452P - Disease progression site and subsequent therapy after progression during alectinib therapy

Date 18 December 2016
Event ESMO Asia 2016 Congress
Session Poster lunch
Topics Anticancer agents
Non-Small-Cell Lung Cancer, Metastatic
Presenter Haruyasu Murakami
Citation Annals of Oncology (2016) 27 (suppl_9): ix139-ix156. 10.1093/annonc/mdw594
Authors H. Murakami, S. Omori, K. Nakashima, K. Wakuda, A. Ono, H. Kenmotsu, T. Naito, T. Takahashi
  • Thoracic Oncology, Shizuoka Cancer Center, 411-8777 - Shizuoka/JP

Abstract

Background

Alectinib is a highly potent and selective anaplastic lymphoma kinase (ALK) inhibitor with activity against ALK-positive advanced non-small cell lung cancer (NSCLC). In a recently reported, randomized phase III trial of alectinib versus crizotinib in patients with ALK-positive advanced NSCLC, alectinib demonstrated significantly prolonged progression-free survival compared to crizotinib with a favorable safety profile. Thus alectinib has the potential to be a new standard therapy for ALK-positive advanced NSCLC. However, disease progression site and optimal subsequent therapy after progression during alectinib therapy remain unclear.

Methods

To assess the disease progression site and subsequent therapy after progression during alectinib therapy in Japanese patients, we retrospectively reviewed medical records of patients with ALK-positive advanced NSCLC who initiated alectinib therapy at the Shizuoka Cancer Center between March 2011 and December 2015.

Results

A total of 29 patients were included in this study, and 38% (11 of 29) developed disease progression during alectinib therapy. Among these 11 patients, six (55%) had brain metastases when they initiated alectinib therapy. Disease progression sites during alectinib therapy were as follows; eight (73%) patients with extracranial lesions, two (18%) patients with intracranial lesions, and one (9%) patient with extracranial and intracranial lesions. Ten patients received subsequent therapy; seven were treated with conventional cytotoxic chemotherapy and three were treated with investigational drugs. Among six evaluable patients who were treated with conventional cytotoxic chemotherapy, the overall response rate was 50%, with three partial responses, two stable diseases and one progressive disease. All three partial responses were observed in patients who were treated with pemetrexed-containing regimens.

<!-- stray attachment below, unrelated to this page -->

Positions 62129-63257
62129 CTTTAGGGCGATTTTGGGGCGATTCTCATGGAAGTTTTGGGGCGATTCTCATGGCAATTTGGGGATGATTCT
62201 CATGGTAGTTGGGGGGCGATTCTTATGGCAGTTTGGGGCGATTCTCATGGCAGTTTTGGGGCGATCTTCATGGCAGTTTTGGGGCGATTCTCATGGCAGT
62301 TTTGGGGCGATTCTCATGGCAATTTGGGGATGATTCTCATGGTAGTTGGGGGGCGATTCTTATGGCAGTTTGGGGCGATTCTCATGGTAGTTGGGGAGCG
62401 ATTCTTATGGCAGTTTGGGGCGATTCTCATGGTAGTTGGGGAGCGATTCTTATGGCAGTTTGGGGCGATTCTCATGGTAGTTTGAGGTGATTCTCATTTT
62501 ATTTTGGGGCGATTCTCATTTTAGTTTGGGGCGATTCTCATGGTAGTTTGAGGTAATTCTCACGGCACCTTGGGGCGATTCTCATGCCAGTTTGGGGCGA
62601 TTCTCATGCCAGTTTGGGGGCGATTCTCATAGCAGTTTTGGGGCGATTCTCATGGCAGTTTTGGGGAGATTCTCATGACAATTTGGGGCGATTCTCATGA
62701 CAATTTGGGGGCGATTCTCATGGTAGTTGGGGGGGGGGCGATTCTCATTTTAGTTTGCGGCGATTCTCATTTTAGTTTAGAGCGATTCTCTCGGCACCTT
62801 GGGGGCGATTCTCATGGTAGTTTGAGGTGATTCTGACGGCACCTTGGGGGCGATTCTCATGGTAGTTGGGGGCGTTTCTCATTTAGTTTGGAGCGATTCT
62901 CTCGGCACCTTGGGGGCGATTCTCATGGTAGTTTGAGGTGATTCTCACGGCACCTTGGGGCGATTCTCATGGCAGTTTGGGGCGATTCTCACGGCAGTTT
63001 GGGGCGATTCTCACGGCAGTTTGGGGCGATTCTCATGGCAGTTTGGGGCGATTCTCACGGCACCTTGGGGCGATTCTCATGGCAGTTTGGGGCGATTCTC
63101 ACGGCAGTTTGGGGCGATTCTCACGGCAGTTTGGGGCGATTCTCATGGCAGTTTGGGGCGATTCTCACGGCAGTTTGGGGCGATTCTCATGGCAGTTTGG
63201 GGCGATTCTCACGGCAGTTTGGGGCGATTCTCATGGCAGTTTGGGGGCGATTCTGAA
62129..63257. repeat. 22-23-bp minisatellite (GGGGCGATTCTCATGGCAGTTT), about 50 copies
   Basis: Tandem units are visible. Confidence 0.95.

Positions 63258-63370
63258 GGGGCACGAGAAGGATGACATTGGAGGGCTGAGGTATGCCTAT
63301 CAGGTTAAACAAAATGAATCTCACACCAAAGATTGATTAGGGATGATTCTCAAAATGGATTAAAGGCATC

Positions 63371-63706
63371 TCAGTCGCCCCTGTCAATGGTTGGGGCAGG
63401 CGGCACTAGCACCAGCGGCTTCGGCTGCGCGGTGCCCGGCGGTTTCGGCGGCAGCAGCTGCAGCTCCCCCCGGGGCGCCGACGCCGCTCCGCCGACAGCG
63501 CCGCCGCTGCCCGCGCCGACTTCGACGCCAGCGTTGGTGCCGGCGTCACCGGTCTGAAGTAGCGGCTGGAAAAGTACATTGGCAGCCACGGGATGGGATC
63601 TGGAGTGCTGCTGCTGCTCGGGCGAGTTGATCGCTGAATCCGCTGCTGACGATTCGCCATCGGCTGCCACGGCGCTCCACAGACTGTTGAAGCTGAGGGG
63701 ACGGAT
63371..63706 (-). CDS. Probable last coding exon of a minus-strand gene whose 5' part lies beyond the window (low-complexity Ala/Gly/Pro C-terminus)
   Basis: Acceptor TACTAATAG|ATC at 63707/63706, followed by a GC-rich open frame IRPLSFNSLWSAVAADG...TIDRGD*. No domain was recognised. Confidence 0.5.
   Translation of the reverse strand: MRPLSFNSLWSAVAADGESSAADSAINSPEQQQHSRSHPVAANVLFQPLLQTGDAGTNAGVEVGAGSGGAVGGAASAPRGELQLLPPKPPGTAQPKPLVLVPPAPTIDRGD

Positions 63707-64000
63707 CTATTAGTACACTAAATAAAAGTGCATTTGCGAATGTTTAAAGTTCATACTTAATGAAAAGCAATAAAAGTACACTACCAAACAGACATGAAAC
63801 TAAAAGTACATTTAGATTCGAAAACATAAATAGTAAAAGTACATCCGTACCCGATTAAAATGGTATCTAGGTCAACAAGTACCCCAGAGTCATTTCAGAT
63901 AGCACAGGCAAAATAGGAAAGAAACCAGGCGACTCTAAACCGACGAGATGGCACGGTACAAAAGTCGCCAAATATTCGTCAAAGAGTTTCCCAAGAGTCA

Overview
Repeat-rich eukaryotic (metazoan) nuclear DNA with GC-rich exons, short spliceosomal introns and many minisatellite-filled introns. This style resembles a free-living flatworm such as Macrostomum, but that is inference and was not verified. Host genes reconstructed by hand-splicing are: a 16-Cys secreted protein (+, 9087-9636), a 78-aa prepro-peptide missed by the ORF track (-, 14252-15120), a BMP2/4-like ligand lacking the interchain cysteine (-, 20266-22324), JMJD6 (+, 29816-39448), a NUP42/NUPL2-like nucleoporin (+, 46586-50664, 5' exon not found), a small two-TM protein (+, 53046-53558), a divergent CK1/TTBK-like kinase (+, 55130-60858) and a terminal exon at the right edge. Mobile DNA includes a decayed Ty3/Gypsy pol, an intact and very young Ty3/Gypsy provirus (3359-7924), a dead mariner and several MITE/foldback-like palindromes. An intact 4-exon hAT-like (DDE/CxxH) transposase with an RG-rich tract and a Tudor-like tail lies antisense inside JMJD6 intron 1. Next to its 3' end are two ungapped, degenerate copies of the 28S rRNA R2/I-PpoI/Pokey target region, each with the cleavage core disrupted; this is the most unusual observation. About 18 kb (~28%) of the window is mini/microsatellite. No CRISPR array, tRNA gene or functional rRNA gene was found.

Conclusions

A majority of patients developed extracranial disease progression during alectinib therapy, and pemetrexed-containing systemic chemotherapy may be a good treatment option for those patients.

Clinical trial indentification

Legal entity responsible for the study

Shizuoka Cancer Center

Funding

Shizuoka Cancer Center

Disclosure

H. Murakami, S. Omori, H. Kenmotsu: Personal fees from Chugai Pharmaceutical Co., Ltd. outside of this submitted work. T. Takahashi: Grants and personal fees from Chugai Pharmaceutical Co., Ltd. All other authors have declared no conflicts of interest.